The rise and fall of King Solomon is one of Scripture’s great tragedies. Solomon had it all, and for a while he used his gifts wisely and well. But he began the practice of “marriage alliance” (first cited in 1 Kings 3:1) — political marriages with many prominent women from other nations. And the marriages weren’t strictly political: Over time, they changed Solomon’s heart for the worse.
“Now King Solomon loved many foreign women, along with the daughter of Pharaoh: Moabite, Ammonite, Edomite, Sidonian, and Hittite women, from the nations concerning which the Lord had said to the people of Israel, ‘You shall not enter into marriage with them, neither shall they with you, for surely they will turn away your heart after their gods.’ Solomon clung to these in love. He had 700 wives, who were princesses, and 300 concubines. And his wives turned away his heart. For when Solomon was old his wives turned away his heart after other gods, and his heart was not wholly true to the Lord his God, as was the heart of David his father. For Solomon went after Ashtoreth the goddess of the Sidonians, and after Milcom the abomination of the Ammonites. So Solomon did what was evil in the sight of the Lord and did not wholly follow the Lord, as David his father had done. Then Solomon built a high place for Chemosh the abomination of Moab, and for Molech the abomination of the Ammonites, on the mountain east of Jerusalem. And so he did for all his foreign wives, who made offerings and sacrificed to their gods” (1 Kings 11:1-8).
Polygamy never ends well, as Scripture shows us whenever it treats the subject at any length. But as wrong as that is, it isn’t Solomon’s great sin here. That sin is idolatry, and it’s vastly magnified by his divinely appointed royal office as leader of God’s people. We’re not told how many of those people were also turned toward idolatry, but when the king leads, many of the people generally follow. At any rate, Solomon’s sins would lead God to raise up vicious foreign adversaries against him, and would tear apart the kingdom — which had reached its highest peak of worldly power and glory — during his son’s reign.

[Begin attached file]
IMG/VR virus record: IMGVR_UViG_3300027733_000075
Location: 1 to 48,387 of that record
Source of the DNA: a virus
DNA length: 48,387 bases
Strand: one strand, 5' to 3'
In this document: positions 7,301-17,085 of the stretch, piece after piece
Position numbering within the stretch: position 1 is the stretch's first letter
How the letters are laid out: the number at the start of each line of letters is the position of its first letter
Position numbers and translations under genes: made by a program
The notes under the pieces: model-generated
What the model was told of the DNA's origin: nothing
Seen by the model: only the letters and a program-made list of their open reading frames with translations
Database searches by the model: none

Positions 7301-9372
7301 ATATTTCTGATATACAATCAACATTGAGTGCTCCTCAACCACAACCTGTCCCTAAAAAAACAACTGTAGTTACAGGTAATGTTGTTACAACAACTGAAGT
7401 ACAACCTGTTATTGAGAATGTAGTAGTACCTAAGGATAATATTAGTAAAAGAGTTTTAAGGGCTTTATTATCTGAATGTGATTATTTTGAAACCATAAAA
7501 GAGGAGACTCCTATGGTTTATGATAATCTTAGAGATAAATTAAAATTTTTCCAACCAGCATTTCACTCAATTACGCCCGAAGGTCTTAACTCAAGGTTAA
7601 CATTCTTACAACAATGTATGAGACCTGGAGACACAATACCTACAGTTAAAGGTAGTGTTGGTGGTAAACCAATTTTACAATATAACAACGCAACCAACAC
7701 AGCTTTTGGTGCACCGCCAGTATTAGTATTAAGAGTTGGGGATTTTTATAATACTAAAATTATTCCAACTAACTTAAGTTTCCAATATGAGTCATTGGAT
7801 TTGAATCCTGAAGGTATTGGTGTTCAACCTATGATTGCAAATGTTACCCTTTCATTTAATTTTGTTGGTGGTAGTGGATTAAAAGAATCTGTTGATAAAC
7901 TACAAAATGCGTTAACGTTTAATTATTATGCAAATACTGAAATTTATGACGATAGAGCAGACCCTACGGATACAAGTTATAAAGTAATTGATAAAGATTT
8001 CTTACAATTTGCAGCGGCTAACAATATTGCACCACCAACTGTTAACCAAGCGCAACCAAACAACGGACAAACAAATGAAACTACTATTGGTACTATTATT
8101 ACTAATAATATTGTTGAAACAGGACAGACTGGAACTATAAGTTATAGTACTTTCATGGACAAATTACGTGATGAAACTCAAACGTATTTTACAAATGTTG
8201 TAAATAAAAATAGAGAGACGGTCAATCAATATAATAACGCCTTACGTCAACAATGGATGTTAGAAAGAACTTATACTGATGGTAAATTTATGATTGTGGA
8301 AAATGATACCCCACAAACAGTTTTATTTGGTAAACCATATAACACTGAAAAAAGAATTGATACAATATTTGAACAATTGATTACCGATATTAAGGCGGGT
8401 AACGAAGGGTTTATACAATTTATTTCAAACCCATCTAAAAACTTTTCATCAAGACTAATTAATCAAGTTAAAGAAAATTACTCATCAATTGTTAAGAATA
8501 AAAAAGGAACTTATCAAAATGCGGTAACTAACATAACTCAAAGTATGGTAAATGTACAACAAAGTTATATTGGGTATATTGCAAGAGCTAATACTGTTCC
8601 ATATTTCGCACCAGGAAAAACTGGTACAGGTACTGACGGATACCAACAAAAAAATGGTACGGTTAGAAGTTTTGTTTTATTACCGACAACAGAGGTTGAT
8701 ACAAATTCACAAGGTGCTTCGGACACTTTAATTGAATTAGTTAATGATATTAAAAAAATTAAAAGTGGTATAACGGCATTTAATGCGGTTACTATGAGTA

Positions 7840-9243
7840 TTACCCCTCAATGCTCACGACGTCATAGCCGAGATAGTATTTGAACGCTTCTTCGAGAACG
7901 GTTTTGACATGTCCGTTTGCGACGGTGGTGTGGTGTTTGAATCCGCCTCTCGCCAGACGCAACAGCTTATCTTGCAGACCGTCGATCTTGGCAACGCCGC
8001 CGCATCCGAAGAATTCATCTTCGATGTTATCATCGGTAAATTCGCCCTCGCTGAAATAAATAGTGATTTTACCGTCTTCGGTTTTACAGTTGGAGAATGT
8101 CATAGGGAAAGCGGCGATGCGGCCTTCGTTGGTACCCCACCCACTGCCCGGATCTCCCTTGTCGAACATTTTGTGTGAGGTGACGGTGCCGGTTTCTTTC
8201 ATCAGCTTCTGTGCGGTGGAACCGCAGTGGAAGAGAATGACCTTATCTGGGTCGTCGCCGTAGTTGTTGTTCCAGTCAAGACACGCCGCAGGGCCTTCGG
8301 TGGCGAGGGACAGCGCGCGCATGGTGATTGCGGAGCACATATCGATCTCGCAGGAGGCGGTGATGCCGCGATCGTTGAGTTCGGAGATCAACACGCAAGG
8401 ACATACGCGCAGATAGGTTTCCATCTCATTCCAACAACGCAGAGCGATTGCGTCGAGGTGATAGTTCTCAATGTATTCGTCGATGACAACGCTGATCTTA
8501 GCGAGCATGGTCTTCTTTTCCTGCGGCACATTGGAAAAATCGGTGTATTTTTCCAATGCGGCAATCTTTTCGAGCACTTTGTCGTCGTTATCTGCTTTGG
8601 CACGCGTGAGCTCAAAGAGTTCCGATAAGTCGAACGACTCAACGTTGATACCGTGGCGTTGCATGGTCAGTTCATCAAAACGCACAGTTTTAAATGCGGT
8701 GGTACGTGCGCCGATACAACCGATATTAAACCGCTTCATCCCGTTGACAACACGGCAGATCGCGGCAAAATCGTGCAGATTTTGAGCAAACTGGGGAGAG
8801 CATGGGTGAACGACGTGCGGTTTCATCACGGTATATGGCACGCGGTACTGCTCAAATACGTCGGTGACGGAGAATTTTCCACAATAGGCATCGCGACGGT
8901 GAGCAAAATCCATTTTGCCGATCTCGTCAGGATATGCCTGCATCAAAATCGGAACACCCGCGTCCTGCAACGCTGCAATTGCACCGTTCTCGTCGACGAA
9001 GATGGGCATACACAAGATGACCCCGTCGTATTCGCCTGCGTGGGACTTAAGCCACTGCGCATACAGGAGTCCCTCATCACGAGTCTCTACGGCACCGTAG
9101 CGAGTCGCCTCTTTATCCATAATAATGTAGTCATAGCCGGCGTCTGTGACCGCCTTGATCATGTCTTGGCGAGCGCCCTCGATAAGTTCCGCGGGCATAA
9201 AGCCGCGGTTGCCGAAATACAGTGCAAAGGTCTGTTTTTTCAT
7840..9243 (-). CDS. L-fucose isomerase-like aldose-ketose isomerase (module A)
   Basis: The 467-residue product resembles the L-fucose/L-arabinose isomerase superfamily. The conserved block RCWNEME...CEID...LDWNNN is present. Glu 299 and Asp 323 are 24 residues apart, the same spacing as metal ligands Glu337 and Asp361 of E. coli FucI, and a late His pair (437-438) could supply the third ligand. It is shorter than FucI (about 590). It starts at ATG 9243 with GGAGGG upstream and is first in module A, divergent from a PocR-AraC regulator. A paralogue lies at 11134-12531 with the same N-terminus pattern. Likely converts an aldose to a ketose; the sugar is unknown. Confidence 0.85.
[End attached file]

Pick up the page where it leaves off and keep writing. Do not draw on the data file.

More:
Why did Solomon do it? The answer’s in the text: He did it all for love.
When I saw the word “love” last time I read the verses, I wondered briefly whether it could be a euphemism for “lust,” considering the sheer number of women involved. So I consulted with pastors and confirmed that the Hebrew is accurately translated. This is not merely sexual attraction, but emotional attachment. He cared about these women. His heart was engaged with them. And because of that, his heart turned away from the Lord to follow evil pagan deities.
Which just goes to show something which should be obvious, yet which hardly anyone ever says: Love can be bad.
That’s a heretical statement in our feelings-obsessed culture. “Love” is one of those magic words that can justify pretty much anything. It’s the ultimate argument-stopper. “People in love should be together.” “Their relationship can’t be wrong if they’re in love.” “All that matters is how they feel about each other.” You hear things like that all the time. Many Christians seem helpless to respond — maybe, in part, because they too have been absorbed into the same culture.
But there are truths that need to be spoken. One is that the feeling of romantic love is not necessarily ennobling. Sometimes it’s the opposite. Loving the wrong person, or in the wrong way, or to the wrong extent (yes, there is such a thing as too much) can be destructive to the true good that God intends for us. Love can be perverse, adulterous, incestuous, idolatrous. It can go wrong in as many ways as man himself has gone wrong since the fall. The human heart can’t be trusted and must never be exalted.
There’s another truth, however, that’s more encouraging. Romantic love, even at its best — in the form that does follow God’s design — is never the highest good. There’s something better.
There are several different types of love, but the highest is the selfless, sacrificial agape love epitomized by Christ on the cross. It’s significant that the most famous verses about love, from 1 Corinthians 13 — love is patient, love is kind — describe not romantic love but agape love. We hear those verses often at weddings to remind us that romantic feelings aren’t enough. We need the kind of love that isn’t based on feelings at all. We need the kind that’s based in His character, full of grace and truth. That’s the love that will never lead our hearts astray.